My foggy morning photographs do not do justice to this late Victorian office building in the East Liberty neighborhood of Pittsburgh. Known as "Motor Square Garden," it is a historic landmark which played an important role in the fate of not only Rock Springs Park but also Idlewild Park in Ligonier, PA.
After spending thousands of dollars upgrading Rock Springs Park in the late 1920s, owner C.C. Macdonald found himself in severe financial straits following the Stock Market Crash of 1929. He was desperate to find someone to lease the park as he was left penniless when the banks closed. When he could not find a lessee, he earned extra money working in the off-season at the Motor Square convention center in Pittsburgh. (See page 53 of Images of America: Rock Springs Park for a quote about this period from son R.Z. Macdonald.)
The construction of Motor Square Garden was financed by the Mellon family of Pittsburgh, it was built from 1898 to 1900 as a city market—after one of their real estate subdivisions failed to sell enough houses. Richard B. Mellon learned of C.C. Macdonald’s impressive amusement park experience and asked him to help improve Idlewild Park in Ligonier, PA, which he owned at the time. In order to diversify, Macdonald accepted Mellon’s offer and spent four years dividing his time between the sister parks. Eventually he would take on Idlewild fulltime and leave Rock Springs Park in the hands of his daughter Virginia and her husband, Bob.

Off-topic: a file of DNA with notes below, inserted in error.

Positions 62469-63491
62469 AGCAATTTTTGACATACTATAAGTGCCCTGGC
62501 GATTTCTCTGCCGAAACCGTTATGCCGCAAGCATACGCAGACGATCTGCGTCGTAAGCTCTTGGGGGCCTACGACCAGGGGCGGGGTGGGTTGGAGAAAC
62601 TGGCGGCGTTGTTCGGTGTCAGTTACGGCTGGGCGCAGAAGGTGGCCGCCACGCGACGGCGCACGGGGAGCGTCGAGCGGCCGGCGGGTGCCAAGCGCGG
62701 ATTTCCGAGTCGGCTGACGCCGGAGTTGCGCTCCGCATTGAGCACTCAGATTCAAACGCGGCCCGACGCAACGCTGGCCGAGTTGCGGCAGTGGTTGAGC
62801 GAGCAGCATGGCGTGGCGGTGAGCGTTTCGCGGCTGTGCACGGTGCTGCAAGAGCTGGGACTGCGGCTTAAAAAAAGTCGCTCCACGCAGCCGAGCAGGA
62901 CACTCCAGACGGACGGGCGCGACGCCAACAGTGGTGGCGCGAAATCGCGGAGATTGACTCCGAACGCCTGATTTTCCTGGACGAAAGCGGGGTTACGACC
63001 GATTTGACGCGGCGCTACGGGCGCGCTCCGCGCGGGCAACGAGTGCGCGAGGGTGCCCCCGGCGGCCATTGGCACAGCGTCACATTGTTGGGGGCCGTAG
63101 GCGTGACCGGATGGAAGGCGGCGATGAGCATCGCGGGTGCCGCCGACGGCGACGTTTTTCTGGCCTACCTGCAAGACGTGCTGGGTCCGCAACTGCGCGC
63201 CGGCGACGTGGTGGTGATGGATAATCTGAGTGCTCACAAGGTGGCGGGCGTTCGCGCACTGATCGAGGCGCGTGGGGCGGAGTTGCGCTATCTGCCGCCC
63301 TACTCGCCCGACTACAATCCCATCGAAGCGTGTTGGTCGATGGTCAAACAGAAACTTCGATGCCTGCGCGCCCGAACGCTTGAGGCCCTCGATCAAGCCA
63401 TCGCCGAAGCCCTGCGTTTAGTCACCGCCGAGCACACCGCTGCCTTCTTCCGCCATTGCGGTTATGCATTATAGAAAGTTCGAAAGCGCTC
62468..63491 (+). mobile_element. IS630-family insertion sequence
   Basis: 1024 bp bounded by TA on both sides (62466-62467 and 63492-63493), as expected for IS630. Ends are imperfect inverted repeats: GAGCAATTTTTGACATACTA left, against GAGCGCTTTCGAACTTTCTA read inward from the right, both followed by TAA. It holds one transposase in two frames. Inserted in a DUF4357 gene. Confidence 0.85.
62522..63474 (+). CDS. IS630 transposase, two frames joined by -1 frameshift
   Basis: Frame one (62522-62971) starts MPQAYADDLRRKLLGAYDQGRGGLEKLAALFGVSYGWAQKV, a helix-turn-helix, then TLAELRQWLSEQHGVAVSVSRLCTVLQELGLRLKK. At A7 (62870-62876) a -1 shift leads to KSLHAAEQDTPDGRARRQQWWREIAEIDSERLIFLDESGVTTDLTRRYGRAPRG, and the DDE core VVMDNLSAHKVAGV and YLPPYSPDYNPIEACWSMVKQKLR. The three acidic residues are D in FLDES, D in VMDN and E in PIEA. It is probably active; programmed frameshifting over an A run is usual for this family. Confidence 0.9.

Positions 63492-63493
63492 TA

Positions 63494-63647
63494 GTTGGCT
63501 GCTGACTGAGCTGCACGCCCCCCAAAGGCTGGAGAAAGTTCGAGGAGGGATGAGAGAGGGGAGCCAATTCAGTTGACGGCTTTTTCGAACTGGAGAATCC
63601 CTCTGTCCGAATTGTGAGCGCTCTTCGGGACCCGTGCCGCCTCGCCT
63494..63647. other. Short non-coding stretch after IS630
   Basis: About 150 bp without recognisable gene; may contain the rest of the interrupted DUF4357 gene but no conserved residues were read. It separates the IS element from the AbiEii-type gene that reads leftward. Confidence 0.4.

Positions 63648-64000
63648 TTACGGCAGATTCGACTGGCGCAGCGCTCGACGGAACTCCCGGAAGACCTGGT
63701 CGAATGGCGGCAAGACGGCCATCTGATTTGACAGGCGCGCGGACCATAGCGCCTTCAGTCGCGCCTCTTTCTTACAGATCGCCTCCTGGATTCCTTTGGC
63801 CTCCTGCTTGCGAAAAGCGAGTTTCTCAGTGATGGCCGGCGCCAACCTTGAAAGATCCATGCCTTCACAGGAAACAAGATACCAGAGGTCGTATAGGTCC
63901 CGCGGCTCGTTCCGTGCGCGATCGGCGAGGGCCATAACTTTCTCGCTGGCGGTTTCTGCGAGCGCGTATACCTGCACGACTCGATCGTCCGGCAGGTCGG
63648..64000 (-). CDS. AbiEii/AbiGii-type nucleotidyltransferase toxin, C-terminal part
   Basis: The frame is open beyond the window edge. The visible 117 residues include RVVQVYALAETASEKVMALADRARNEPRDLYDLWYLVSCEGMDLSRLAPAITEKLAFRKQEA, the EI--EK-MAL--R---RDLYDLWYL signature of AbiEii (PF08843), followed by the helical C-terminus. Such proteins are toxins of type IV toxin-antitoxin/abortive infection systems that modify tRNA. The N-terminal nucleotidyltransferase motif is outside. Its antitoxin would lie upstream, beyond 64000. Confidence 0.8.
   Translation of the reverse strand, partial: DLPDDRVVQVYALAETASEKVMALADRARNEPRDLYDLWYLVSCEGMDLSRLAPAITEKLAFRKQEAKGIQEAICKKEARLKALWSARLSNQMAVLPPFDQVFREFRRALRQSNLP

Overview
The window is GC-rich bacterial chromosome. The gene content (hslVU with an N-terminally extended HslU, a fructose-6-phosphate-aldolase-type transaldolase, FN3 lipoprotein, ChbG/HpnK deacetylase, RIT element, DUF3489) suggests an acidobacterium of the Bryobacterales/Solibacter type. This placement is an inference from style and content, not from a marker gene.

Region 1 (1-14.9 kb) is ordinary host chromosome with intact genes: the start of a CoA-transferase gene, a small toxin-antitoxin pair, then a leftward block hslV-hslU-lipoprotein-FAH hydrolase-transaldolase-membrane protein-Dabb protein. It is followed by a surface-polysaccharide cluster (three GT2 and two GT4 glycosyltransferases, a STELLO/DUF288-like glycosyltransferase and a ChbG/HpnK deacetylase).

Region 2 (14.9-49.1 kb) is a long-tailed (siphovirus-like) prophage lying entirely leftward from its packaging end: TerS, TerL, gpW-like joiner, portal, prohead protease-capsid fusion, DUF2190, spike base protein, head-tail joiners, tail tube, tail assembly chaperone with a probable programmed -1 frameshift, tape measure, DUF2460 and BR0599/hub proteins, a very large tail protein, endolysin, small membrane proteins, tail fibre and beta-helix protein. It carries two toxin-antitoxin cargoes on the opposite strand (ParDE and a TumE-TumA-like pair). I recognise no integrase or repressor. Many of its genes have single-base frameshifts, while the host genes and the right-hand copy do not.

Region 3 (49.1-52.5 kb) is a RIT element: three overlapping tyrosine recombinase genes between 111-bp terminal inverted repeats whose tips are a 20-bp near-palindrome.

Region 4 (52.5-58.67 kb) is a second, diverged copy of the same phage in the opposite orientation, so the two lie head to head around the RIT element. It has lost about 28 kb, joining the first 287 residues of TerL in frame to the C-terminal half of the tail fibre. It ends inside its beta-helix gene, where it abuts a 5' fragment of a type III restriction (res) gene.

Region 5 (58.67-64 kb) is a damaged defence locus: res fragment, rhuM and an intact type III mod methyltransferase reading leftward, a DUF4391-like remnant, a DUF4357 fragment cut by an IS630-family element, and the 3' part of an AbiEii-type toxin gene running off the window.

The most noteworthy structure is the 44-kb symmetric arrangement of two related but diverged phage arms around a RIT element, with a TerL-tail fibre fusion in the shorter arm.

In the 1920s, Motor Square Garden was used as a sports venue, especially for boxing, and was used intermittently as the home court of the University of Pittsburgh's basketball team.
In 1988, AAA bought the property. Landmarks Design Associates of Pittsburgh redesigned it as an upscale shopping mall. The retail mall failed, but AAA expanded to occupy the building, along with a tenant, the UPMC Shadyside School of Nursing.
Interior dome (from Landmarks Design Associates)
Interior commercial space (from Landmarks Design Associates)
FACT: The first ever broadcast of a sporting event occurred on April 11, 1921 at Pittsburgh’s Motor Square Garden when a 10-round, no decision fight between Johnny Ray and Johnny Dundee aired on KDKA.